For these reasons, when plants with visual symptoms of nutrient deficiency are found in a field, it is very important to perform soil and tissue testing to correctly identify the problem. Nematode assay may be important too. In this factsheet, we present the main symptoms of magnesium deficiency in soybeans and the recommended management for North Carolina soils.

Management recommendations are based on experiments conducted on research stations and commercial farms in North Carolina and other regions. Producers wishing to conduct their own on-farm trials can utilize resources available through Cooperative Extension agents and NCDA&CS Regional Agronomists as well as precision technology to apply products and monitor crop yields. Such studies are most likely to provide useful information when they are planned following a few simple guidelines.

  1. Fertilizer treatments should be compared to a “control,” usually an untreated area.
  2. Treatments and controls should be replicated, which avoids the problem of basing conclusions on a single field area which may not be representative.
  3. There should be random assignment of control and fertilizer treatments to field areas.
  4. Plant tissue sampling following foliar fertilizer application should allow adequate time for rain to wash the product off the leaf surfaces. Otherwise, laboratory results may suggest greater nutrient uptake even though the nutrients may not have moved into the plant.

Occurrence

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The use of dolomitic lime to neutralize the soil acidity in pH management typically supplies sufficient Magnesium (Mg) to avoid deficiency in North Carolina. Magnesium deficiency is often associated with low soil pH, especially in low CEC, coarse-textured soils. Magnesium deficiency may be induced if calcitic lime is used on a regular basis in low CEC soils with low reserves of Mg. It may also be induced by excessively high rates of gypsum application on low CEC soils when gypsum is being used for a soil conditioner.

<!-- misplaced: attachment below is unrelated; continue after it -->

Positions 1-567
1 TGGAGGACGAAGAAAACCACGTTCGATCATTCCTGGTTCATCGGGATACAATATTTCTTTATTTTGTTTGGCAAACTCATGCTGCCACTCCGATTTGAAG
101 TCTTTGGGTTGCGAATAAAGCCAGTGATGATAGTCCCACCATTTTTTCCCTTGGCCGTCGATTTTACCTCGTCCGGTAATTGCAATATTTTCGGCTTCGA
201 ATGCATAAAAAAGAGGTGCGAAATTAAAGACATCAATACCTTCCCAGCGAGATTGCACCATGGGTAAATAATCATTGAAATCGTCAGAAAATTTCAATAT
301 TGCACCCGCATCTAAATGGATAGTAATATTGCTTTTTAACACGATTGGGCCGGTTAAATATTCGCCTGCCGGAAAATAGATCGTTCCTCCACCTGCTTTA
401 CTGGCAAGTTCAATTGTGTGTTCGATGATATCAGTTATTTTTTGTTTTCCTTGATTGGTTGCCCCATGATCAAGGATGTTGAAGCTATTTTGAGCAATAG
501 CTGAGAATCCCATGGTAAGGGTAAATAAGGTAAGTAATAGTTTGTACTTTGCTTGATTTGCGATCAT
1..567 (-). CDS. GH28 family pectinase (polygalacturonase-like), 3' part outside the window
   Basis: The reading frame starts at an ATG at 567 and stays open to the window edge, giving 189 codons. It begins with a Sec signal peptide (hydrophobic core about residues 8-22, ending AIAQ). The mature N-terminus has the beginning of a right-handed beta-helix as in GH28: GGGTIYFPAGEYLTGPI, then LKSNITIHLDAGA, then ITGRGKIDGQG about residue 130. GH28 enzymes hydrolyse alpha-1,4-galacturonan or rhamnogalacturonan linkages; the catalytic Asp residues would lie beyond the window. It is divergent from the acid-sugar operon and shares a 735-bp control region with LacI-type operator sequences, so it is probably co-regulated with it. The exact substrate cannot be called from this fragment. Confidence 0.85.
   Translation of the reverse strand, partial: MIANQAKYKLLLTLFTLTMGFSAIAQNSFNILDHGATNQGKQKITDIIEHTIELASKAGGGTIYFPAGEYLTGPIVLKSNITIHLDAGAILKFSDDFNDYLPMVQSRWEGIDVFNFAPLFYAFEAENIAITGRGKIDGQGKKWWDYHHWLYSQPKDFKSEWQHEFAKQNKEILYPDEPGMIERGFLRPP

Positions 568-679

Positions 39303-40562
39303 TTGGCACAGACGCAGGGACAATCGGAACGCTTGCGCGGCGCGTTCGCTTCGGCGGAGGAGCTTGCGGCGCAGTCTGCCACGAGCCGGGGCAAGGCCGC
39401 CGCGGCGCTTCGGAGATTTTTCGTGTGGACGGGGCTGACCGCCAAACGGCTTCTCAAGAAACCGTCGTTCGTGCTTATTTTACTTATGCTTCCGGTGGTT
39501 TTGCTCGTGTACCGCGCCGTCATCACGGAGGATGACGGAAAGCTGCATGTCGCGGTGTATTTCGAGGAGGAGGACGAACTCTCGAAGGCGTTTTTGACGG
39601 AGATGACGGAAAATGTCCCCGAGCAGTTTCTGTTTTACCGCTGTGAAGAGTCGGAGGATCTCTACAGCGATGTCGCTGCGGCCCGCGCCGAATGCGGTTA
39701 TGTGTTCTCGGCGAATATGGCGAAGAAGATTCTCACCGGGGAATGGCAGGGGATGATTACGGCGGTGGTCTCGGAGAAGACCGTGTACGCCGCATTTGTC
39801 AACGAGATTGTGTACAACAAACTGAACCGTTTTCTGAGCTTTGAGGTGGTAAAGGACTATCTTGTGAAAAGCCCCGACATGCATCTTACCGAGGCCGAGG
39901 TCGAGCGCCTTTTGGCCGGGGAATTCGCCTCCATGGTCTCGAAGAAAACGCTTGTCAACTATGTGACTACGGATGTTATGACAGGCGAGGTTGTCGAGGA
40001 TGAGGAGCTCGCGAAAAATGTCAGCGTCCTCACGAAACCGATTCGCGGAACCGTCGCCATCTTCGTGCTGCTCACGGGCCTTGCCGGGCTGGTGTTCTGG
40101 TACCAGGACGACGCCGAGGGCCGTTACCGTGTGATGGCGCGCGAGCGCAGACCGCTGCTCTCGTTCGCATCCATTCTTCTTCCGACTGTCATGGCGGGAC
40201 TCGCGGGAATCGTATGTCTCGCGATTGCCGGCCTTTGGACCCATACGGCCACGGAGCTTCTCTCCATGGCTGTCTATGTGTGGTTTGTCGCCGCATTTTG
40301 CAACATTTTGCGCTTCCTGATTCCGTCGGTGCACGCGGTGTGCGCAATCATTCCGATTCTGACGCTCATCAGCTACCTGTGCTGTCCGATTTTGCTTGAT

Symptoms

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Magnesium deficiency is first seen as interveinal chlorosis on older (lower) leaves.

Mg-deficient soybean plants

Mg-deficient plants (left) and normal plants (right).

Carl Crozier

Management

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Maintain the soil pH in the range recommended for soybean. When liming, use dolomitic lime instead of calcitic lime especially if Mg is low on the soil test report. When a Mg deficiency is detected in a soybean field during the growing season, a relatively soluble Mg product such as potassium magnesium sulfate (0-0-22) can be an effective broadcast treatment; a rate of 20 to 25 lb per acre of Mg will correct most deficiencies. This is particularly appropriate if other highly leachable nutrients, such as K and S, are also needed. If needed, consult your Cooperative Extension agent, NCDA&CS regional agronomist, crop consultant, or CCA for help in rate and fertilizer selection.

Authors

Extension Soil Fertility Specialist and Assistant Professor
Crop & Soil Sciences
Extension Soil Science Specialist
Crop & Soil Sciences

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Publication date: Dec. 4, 2020